The scent elimination body and hair soaps are a must. They do not contain any fragrances and they kill bacteria on the skin and scalp that cause odors. The bacteria will come back, but bathing with them daily is a good start.
Calling elk in close requires controlling the bull with a call to put him in front of the shooter for a broadside shot. There are several steps to the process of setting up a scenario for shooting elk
Continue your scent elimination process with a scent free laundry detergent made for hunters. These products will not add fragrances and will have something in it to kill bacteria. They will also not add “whiteners and brighteners” that will make your camouflage clothing stand out like a neon sign to elk and deer.
Now, that said, I have noticed that towels washed in some of these laundry detergents sometimes still have a slight musty odor on them. That smell can come from your dryer. Possibly because it didn’t get dried soon enough after washing, or by picking up a smell from the dryer itself. If I can smell that, the elk can certainly smell it after I’ve dried off with it.
Line drying your hunting clothes will improve your scent elimination results. (I hate to use that word, since scent elimination is not possible, but that is the commonly used terminology.) I’ve noticed that towels and clothing, if line dried, do not have residual smells (as perceived with the human nose). Be careful not to hang them in areas that might transmit BBQ grill odors or other yard and camp smells.
Scent-A-Way type dryer sheets can also help with that problem.
After the spray is mostly dry, store the treated clothing and towels in an airtight plastic bag or clean plastic tub (that has been sprayed inside). Handle them only with clean hands when taking them out. I wash my hands with scent free soap before touching them. After you have gone to all that trouble, if you really want to do it right, consider not donning those clothes until you get to your hunting site. Wear light clothing for the hike in, then change to your treated camo and spray them again. Don't forget to spray your boots. The volume of spray needed to do a thorough job daily adds up. Buy big volumes and save money.
That takes care of your clothing and towels. What about your hat? Get a new one every year, or for a favorite, wash it by hand often with scent free soap. Spray it down daily before going hunting, inside and out. Don’t wear it around camp soaking up the smells of the fire, etc. Perhaps you can change to a camp hat instead. One that does not go hunting with you.
What about your backpack? How often does that get washed? How often is that thrown around in the pickup or the tent soaking up all kinds of odors? Wash it at least annually and spray it down often, too. Remember your belt and other things that don’t get washed.
I spray the inside of my boots at the end of the day with scent elimination spray and allow that to dry before I wear them again. I put a layer of spray on the outside of my boots after putting them on.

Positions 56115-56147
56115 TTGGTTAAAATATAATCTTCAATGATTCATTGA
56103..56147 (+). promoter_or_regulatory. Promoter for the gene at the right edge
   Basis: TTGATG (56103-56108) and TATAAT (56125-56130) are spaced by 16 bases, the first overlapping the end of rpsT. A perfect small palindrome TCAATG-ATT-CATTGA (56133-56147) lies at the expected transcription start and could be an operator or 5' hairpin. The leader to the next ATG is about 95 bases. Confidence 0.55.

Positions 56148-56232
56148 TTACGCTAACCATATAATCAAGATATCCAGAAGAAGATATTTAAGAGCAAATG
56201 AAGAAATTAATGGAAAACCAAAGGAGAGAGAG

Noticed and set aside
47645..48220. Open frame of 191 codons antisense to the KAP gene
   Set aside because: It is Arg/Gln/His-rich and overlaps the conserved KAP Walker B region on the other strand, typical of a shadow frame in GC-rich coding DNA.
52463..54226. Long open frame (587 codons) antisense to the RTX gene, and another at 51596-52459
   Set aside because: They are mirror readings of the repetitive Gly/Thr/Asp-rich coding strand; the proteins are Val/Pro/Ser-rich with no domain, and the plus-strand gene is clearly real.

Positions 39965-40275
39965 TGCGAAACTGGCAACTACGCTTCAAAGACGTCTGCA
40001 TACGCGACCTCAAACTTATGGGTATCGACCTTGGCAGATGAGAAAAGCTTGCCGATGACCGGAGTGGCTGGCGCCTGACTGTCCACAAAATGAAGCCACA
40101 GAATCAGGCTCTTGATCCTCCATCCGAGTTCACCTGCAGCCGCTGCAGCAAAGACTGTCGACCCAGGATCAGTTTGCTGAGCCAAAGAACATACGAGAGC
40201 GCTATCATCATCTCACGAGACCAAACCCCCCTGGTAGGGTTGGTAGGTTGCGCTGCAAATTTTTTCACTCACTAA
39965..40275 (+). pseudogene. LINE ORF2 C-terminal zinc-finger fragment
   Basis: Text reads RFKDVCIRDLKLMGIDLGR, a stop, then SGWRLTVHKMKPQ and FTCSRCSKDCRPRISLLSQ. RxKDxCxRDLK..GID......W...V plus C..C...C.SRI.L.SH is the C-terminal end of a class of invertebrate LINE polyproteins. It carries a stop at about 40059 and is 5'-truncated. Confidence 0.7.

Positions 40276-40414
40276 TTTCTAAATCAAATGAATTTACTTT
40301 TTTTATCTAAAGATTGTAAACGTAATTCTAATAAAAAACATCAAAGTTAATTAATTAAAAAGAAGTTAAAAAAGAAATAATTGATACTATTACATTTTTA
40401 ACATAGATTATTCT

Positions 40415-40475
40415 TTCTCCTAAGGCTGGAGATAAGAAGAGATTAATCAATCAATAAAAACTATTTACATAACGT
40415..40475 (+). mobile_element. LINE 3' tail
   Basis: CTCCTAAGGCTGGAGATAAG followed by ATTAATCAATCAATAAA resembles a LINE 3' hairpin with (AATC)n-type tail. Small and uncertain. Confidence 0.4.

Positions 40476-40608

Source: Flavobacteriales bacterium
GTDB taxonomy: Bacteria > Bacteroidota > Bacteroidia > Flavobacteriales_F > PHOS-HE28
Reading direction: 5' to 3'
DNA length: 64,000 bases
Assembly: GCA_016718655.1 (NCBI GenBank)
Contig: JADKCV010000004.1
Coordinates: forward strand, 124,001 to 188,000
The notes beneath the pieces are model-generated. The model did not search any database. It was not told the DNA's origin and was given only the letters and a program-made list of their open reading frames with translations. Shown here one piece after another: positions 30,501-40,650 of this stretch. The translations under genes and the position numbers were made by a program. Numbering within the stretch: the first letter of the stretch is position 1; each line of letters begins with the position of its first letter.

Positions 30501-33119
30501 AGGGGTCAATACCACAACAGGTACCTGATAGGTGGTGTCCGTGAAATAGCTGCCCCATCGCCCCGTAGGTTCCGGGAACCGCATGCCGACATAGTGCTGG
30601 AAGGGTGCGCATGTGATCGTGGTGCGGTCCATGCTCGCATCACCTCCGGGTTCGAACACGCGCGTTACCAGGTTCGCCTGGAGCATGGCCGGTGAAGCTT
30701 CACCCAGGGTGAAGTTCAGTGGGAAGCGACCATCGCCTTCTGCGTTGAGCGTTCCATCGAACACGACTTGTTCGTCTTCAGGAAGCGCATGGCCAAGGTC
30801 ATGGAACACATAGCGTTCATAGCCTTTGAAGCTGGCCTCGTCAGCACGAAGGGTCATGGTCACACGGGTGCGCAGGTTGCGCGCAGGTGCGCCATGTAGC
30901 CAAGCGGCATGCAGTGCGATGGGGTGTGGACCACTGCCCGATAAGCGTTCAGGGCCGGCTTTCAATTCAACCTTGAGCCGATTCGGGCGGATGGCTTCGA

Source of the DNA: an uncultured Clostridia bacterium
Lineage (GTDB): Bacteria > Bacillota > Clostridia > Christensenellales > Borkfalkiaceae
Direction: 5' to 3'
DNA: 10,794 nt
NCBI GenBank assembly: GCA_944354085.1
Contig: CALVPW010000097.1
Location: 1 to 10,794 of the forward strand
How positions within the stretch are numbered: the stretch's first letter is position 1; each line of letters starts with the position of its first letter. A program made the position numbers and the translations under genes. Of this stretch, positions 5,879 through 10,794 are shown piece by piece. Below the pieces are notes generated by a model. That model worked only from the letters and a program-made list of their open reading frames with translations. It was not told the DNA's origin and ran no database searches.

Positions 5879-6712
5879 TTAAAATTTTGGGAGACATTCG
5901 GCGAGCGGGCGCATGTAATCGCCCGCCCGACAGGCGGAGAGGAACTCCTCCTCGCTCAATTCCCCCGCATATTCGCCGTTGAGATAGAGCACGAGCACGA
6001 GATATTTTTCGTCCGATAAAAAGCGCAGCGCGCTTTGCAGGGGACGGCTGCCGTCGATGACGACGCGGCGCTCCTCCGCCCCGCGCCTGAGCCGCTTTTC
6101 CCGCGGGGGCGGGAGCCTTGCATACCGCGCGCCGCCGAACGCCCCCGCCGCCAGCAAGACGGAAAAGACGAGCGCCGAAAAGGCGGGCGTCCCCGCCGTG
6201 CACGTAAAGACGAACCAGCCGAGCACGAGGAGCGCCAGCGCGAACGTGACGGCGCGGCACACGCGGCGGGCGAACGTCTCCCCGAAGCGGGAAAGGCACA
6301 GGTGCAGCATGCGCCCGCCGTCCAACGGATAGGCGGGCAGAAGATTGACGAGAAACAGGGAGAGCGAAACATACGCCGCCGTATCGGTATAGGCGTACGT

Think about the equipment that you take hunting with you. Spray or wipe it down with scent elimination spray, if you want to cut back on more unwelcome scents.
I’ll be frank with you. I don’t agonize over spraying every little thing that goes along with me. If it takes the fun out of hunting, it ain’t worth it. I do reasonable things religiously and take some chances with some of the details.
X Scent Silver XP Scent Eliminator Spray is a relatively new product and will prove to be quite effective as it attacks odors from two directions. The manufacturers are very secretive about what their products are made of. I think the usual odor modifying solution in other sprays is also in Silver XP, but this product also has colloidal silver added to it that kills bacteria on contact. It costs more than Scent-Away or Scent Killer, but is probably more effective. I have not forked over the cash for it yet, but it looks like a great product.
Scent covers are suspect in my thinking. Common sense tells me adding an odor to another odor, does nothing to eliminate or reduce the other odor. It might work on the human nose, but elk can smell and identify each one (actually many) all at once.
Scent attractants are another story. They do attract what they are made to attract (if the elk or deer is in the mood and the timing is right), but do not expect these to actually cover your scent either. If a bull smells a cow in heat and a human at the same time, he’s out of there!
On the other hand, if I find myself upwind of a bull and can’t move, I’m pulling the cow-in-heat spray out of my pocket and letting it fly his way! It can’t hurt, but I’ll work the wind first, if I have an opportunity. If the wind is right, my scent attractant spray won’t reach him, but neither will my human scent.
Remember odors that come from your mouth. Toothpaste has strong aromatic ingredients in it. I tried some “camouflage gum” and was surprised to find that it had a very strong chlorophyll smell. OK, so chlorophyll is all over the place in nature, but nature doesn’t seem to have an overwhelmingly strong chlorophyll smell like the gum!
On the other hand, the smell will wane in a few minutes as it gets washed down with saliva. Maybe it would be better than having your breath smelling like toothpaste, sausage or coffee.
Plain old baking soda makes a great scent eliminating tooth paste. Just put some on a wet tooth brush.
Scent elimination (control) is the ultimate goal and there are many excellent products available to help you work toward that end while hunting an animal with a very sharp snout.
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